by Paramhansa Yogananda
“There are two ways of approaching God in Nature. One is to separate the Lord from all His manifestations. ‘Neti, neti,’ is the saying in India: ‘Not this, not that.’ Something of that consciousness there must always be, lest one become trapped in attachment to form.
“The other way is to behold the Lord manifested everywhere.
“The first way, by itself, may be too austere for most devotees. The second way is much sweeter. Best of all is a combination of both.
“The Divine Mother is busy with Her housework of creation. The baby devotee cries, and She gives him a toy to play with—riches, perhaps, or name, or fame. If he cries again, She gives him another toy. But if the baby throws everything away and cries for Her love alone, She picks him up at last and whispers to him lovingly, ‘If you really want only Me, and not My gifts, then come. Be with Me forever on My lap of infinity.’”
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A Hindu student in America once laughingly told Paramhansa Yogananda, “My grandmother in India listens to bhajans [devotional songs] on the radio. At the end of the singing, she places a flower on it as a devotional offering—as if the radio were a holy image!”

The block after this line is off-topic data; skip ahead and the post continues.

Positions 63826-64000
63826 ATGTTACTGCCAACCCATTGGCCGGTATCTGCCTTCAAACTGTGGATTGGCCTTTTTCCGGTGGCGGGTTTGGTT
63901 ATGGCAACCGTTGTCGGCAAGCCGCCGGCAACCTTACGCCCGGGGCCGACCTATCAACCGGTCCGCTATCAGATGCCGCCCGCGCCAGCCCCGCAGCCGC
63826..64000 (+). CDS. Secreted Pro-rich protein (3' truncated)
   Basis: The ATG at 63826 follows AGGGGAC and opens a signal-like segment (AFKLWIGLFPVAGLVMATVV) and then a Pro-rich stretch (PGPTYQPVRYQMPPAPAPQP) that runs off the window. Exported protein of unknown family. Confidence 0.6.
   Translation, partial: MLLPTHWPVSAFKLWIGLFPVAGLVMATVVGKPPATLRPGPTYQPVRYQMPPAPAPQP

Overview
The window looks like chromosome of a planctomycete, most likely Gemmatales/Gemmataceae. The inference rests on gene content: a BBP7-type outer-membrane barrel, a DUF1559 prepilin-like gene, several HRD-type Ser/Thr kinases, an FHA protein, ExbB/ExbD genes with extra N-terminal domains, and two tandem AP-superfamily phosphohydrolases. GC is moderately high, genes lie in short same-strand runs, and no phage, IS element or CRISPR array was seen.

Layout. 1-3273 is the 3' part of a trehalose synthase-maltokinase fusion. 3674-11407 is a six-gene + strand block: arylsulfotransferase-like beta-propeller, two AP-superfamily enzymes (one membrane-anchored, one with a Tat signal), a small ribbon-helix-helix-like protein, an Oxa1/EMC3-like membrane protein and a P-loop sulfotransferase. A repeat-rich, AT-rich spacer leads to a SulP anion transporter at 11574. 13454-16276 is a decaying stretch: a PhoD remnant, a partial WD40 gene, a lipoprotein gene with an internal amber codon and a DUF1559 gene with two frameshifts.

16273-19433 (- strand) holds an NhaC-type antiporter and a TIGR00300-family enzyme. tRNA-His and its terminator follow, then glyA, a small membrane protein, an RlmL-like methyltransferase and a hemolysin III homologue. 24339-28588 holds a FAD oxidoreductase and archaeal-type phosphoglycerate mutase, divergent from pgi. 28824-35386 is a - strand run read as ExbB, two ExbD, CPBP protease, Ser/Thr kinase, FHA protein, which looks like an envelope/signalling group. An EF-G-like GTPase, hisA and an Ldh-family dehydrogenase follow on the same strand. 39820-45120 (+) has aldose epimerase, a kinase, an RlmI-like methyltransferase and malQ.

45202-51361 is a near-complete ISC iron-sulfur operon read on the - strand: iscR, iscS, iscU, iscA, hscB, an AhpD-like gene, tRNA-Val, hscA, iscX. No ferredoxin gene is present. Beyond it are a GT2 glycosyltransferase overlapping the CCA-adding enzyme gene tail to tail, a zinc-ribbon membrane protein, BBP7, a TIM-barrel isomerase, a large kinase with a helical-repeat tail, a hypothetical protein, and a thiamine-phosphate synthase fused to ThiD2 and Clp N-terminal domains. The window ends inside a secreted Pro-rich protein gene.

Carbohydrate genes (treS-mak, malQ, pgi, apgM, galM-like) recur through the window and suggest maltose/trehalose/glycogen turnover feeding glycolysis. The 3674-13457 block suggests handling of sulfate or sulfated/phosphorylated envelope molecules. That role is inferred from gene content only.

The Master smiled at this encounter between scientific materialism and traditional piety. “And yet,” he commented, “your grandmother is not so superstitious as she seems. For with the flower she is expressing her gratitude to God. It isn’t that she views the radio as a deity. She is simply seeking an external focus for her devotion.
“And isn’t it good to see God enshrined everywhere? We think of the radio as man-made, but from Whom came the intelligence that made the radio? From Whom came even the materials from which it was created?
“When we seek to remove God from our environment, it becomes all too easy for us to remove Him from our lives altogether.”
—from The Essence of Self-Realization by Swami Kriyananda